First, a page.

There is an abundance of great coaching work going on in schools across Australia and NZ. This is reflected in the various school stories presented at the conference which highlighted innovative approaches to peer coaching, student coaching initiatives, collegiate principal coaching triads, and broader system coaching projects. All of these have made a difference in some way or other; some have been quite transformational. Coaching and coaching approaches are being applied in all sorts of ways across school communities.
  • Context is everything
    The various school stories showcased at this event were all shaped according to the specific school or system context. None of these applications can be picked up and dropped into another school situation since the factors influencing implementation are so varied. We can learn lessons and guiding principles from what others have done but each school needs to find its own pathway.
  • More Research please!
    While there is a growing body of research now emerging in this field and some of it is being generated locally by Australian ‘pracademics’ there is a need for more. Fortunately, people are stepping up to do this and GCI will certainly be continuing to support further research in our field. The Coaching in Education Research Network (CERN) is one way that this research push will continue.
  • Terminology is important
    An important message emerging from the conference related to the confusion around terminology in our field. For some time it has been necessary to explore the similarities and differences between coaching and mentoring, counselling and instructing. Further, it has been important to differentiate workplace coaching from sports coaching. Recently additional terms have emerged – ‘professional conversations’, ‘learning conversations’ along with ‘coaching conversations’. There is no quick or easy resolution to these.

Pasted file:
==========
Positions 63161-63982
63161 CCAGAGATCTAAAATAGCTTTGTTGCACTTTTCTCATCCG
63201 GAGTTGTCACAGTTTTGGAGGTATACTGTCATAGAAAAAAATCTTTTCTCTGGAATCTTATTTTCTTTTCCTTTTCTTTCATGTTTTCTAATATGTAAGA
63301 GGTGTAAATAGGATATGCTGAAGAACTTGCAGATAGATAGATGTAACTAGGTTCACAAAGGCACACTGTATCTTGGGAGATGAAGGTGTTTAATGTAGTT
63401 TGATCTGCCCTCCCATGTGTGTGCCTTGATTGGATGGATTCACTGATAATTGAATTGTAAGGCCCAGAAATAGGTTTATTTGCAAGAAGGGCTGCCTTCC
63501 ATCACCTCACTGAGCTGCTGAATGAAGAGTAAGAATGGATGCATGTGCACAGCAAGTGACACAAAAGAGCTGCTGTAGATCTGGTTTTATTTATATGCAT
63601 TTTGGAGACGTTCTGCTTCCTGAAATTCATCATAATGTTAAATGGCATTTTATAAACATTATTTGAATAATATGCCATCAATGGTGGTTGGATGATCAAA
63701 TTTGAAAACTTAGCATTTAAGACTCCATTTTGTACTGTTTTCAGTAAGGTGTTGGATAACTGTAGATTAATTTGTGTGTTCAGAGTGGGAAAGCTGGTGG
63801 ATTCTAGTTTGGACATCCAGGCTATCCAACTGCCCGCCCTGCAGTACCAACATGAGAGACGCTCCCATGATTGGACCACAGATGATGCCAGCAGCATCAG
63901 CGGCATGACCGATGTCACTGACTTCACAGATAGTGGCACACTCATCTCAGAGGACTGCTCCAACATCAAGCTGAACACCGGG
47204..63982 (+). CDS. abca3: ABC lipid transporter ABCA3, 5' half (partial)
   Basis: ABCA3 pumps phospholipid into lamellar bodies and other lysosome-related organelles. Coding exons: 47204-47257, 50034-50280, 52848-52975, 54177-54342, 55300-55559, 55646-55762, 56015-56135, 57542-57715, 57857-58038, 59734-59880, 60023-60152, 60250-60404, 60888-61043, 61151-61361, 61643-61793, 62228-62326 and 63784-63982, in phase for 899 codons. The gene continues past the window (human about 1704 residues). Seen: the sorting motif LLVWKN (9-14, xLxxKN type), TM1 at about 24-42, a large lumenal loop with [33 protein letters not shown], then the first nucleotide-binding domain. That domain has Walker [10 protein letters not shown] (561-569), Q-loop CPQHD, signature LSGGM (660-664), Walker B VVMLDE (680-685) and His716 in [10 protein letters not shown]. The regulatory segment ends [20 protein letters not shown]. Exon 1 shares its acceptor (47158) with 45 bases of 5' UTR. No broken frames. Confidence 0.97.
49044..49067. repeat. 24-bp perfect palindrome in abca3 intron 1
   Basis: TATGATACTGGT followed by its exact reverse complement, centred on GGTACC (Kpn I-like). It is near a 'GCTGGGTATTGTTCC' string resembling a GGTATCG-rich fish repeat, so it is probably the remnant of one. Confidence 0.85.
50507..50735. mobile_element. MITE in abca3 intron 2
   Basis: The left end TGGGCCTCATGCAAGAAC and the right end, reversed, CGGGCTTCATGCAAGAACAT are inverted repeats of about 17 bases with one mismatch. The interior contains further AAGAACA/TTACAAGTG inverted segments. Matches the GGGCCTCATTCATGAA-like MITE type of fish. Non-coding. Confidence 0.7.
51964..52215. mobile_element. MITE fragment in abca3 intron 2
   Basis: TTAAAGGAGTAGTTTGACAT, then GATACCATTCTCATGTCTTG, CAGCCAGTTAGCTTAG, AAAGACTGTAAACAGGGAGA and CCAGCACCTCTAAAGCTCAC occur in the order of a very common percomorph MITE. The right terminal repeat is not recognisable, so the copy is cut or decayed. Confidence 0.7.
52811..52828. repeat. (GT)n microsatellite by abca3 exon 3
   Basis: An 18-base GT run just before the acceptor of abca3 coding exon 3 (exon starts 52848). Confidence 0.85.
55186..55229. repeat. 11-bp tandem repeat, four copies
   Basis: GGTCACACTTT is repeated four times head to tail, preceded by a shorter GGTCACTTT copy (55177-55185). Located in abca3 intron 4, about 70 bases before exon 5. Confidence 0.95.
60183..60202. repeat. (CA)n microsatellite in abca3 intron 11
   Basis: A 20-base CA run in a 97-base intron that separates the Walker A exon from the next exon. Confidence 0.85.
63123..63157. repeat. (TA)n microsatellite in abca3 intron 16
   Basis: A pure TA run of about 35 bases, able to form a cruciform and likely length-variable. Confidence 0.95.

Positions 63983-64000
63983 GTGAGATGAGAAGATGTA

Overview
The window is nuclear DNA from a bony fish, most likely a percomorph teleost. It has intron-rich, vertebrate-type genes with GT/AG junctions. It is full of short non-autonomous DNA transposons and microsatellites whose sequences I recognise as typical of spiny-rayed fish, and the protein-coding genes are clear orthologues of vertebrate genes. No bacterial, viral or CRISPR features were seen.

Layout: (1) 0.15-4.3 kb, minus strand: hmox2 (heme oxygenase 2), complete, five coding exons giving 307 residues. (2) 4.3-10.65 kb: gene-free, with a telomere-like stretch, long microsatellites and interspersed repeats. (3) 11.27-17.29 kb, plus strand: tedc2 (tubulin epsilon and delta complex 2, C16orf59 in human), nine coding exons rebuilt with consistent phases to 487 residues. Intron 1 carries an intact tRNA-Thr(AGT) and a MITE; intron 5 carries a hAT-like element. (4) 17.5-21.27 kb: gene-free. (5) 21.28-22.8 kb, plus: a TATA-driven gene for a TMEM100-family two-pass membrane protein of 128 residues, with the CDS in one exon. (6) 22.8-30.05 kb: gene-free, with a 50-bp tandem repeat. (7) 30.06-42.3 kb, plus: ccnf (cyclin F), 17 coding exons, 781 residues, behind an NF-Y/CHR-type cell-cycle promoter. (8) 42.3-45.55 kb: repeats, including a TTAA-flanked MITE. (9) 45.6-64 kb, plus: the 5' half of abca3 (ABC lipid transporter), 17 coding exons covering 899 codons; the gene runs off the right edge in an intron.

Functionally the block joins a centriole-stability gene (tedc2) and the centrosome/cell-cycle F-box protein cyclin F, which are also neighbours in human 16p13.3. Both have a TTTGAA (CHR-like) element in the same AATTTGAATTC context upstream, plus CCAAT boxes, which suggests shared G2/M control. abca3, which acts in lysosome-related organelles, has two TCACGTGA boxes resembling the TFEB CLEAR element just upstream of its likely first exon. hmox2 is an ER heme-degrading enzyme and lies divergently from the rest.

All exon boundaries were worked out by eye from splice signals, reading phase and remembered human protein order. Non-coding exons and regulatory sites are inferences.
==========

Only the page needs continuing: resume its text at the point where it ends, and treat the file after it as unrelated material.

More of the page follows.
• DownUnder on the Way Up
    Australia and New Zealand schools are doing leading edge work in this field. While we don’t want to push this too far it seems clear that schools in our ‘downunder’ part of the world are at the forefront of what is happening in this field. Certainly our international visitors were indicating as much. So while we want to keep learning and improving what we do, all of us in schools as well as those supporting teachers in schools, can be pleased about how far we have come so far.
  • Coaching in Education will be around a while yet
    We are now 8 years into this event and 15 years into our broader coaching in education work. It seems that now interest is stronger, more diverse and more mature than ever. I think we can say with some confidence that while coaching in education will continue to evolve it is not going away anytime soon. Too many good things are flowing from this work; too much good research is now emerging and too many passionate educators are experiencing first-hand what coaching can do.

    As one conference participant expressed it
    “…coaching is a way of singing a better world into existence.”
    ~ Scott Millman
    I am very happy to sign up for that and on the basis of the positive vibe that emerged from the event last week it seems that at least 400 or so others are up for that too.


  • To view PDF slides from the Conference, click here

Other Reflections